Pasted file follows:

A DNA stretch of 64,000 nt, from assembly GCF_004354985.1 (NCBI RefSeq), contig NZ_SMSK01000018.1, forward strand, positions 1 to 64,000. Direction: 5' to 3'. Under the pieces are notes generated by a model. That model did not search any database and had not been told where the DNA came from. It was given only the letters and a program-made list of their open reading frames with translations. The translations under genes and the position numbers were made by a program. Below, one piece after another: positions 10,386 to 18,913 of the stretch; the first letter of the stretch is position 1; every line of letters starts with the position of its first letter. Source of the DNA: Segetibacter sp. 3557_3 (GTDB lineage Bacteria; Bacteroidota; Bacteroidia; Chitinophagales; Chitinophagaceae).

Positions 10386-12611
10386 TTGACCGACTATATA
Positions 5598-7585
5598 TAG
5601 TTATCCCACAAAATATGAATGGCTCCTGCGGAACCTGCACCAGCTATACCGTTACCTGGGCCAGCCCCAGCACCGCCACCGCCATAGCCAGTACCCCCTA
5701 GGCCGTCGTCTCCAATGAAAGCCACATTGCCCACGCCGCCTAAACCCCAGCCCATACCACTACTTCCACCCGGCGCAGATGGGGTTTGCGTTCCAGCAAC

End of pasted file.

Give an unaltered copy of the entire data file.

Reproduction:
A DNA stretch of 64,000 nt, from assembly GCF_004354985.1 (NCBI RefSeq), contig NZ_SMSK01000018.1, forward strand, positions 1 to 64,000. Direction: 5' to 3'. Under the pieces are notes generated by a model. That model did not search any database and had not been told where the DNA came from. It was given only the letters and a program-made list of their open reading frames with translations. The translations under genes and the position numbers were made by a program. Below, one piece after another: positions 10,386 to 18,913 of the stretch; the first letter of the stretch is position 1; every line of letters starts with the position of its first letter. Source of the DNA: Segetibacter sp. 3557_3 (GTDB lineage Bacteria; Bacteroidota; Bacteroidia; Chitinophagales; Chitinophagaceae).

Positions 10386-12611
10386 TTGACCGACTATATA
Positions 5598-7585
5598 TAG
5601 TTATCCCACAAAATATGAATGGCTCCTGCGGAACCTGCACCAGCTATACCGTTACCTGGGCCAGCCCCAGCACCGCCACCGCCATAGCCAGTACCCCCTA
5701 GGCCGTCGTCTCCAATGAAAGCCACATTGCCCACGCCGCCTAAACCCCAGCCCATACCACTACTTCCACCCGGCGCAGATGGGGTTTGCGTTCCAGCAAC